Date published: 30 Oct 2017
How to best manage our cultural heritage? This was a key question being asked at an international workshop that was held at the Royal Agricultural University (RAU) recently, as part of Durham University’s Resituating Europe's First Towns Project (REFIT).
Delegates from Britain, Spain, and France were able to identify more sustainable methods of managing cultural landscapes using a series of excellent case studies of landscape-scale Iron Age settlements, often covering hundreds of hectares, found in the Cotswolds, and as far afield as Burgundy, France and western Spain. This international perspective added great value to the discussions.
There was a recognised need to cater for the needs of farmers, wildlife groups, and other non-archaeological stakeholders, considering ways in which to improve relationships between different users of cultural landscapes in the development of future management strategies.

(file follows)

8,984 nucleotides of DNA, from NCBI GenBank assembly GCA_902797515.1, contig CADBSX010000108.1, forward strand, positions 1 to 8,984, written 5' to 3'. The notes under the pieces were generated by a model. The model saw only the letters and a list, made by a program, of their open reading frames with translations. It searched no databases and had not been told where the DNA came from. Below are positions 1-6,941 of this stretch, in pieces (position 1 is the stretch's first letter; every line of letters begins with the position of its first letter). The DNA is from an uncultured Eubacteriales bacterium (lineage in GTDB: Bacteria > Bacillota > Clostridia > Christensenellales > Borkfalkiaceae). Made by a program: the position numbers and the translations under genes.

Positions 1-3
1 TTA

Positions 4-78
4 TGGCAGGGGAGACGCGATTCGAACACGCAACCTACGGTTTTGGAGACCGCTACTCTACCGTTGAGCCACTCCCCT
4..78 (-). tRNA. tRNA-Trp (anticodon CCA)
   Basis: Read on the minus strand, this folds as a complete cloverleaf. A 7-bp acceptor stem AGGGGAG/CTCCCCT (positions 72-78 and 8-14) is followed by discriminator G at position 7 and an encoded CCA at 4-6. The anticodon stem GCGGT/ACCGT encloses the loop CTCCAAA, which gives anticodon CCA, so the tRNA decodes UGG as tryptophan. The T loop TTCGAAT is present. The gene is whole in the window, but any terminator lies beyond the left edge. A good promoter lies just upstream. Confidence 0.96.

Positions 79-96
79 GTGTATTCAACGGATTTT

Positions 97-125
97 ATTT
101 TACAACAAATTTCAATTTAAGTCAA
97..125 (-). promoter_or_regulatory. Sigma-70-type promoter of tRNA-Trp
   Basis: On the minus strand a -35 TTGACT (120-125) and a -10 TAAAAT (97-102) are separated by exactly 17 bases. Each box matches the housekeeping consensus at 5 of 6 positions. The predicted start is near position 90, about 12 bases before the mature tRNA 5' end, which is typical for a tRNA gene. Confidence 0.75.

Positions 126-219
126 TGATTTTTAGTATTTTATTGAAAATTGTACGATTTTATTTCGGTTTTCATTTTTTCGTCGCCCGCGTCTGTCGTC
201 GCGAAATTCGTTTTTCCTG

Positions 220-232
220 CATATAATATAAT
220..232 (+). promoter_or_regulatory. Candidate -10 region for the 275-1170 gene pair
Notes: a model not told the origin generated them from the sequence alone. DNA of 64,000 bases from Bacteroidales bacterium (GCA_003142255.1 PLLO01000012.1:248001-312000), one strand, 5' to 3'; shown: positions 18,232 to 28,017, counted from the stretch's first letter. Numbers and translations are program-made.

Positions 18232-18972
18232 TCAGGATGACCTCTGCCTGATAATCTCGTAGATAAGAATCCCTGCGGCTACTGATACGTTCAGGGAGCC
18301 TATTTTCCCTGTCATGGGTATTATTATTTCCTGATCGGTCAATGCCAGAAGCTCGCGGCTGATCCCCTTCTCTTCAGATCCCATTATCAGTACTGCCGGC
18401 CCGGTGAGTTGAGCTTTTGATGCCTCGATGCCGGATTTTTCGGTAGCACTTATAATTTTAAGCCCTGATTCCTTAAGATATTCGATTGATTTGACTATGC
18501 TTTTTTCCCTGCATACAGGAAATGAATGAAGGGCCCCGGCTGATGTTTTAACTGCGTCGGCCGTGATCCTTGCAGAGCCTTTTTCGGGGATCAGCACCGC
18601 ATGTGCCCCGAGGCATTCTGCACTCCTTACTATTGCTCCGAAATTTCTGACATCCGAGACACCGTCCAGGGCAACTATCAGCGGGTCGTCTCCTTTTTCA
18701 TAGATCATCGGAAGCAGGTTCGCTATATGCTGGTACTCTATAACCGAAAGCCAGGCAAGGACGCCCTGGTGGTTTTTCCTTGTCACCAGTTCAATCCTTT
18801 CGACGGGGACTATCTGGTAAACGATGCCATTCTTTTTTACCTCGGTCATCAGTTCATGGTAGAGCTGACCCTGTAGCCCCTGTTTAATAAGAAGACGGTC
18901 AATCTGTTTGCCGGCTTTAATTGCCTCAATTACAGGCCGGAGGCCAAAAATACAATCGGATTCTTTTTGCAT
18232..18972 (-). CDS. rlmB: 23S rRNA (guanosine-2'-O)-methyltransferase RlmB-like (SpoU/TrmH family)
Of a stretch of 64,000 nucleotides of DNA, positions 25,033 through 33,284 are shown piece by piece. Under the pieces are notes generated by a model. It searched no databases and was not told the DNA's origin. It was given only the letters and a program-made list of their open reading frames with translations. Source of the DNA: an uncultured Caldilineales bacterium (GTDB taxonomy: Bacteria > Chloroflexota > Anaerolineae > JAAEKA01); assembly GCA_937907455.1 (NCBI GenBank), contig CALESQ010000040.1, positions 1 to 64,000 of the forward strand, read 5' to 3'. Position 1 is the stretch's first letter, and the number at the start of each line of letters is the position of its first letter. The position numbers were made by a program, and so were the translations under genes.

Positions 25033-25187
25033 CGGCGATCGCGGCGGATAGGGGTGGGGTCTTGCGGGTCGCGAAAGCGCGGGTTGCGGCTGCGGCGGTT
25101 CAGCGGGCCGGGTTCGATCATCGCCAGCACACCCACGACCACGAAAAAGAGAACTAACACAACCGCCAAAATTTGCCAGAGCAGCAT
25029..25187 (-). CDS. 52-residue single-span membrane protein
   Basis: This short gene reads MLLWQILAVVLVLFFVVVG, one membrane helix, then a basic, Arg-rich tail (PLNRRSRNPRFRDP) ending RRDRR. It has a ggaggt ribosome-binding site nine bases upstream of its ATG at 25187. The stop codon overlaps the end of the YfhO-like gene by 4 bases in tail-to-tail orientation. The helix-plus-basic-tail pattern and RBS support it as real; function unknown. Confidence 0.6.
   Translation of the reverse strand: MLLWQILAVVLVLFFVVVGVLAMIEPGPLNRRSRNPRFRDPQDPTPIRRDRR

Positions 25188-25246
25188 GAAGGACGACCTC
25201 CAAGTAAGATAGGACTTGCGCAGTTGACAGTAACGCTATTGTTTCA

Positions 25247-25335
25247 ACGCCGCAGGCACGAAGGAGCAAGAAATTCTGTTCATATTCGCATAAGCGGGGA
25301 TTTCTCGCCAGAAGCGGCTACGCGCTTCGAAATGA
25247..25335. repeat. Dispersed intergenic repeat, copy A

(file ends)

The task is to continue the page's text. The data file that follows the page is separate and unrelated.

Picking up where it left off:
The outcomes of this work have far-reaching implications, not only for the preservation of the wider cultural landscape but also much closer to home in bringing forward this information to the teaching of our Environmental students here at the RAU.
Find out more about the REFIT project. For more information about our FdSc Environmental Conservation & Heritage Management course, please contact Ian.Grange@rau.ac.uk.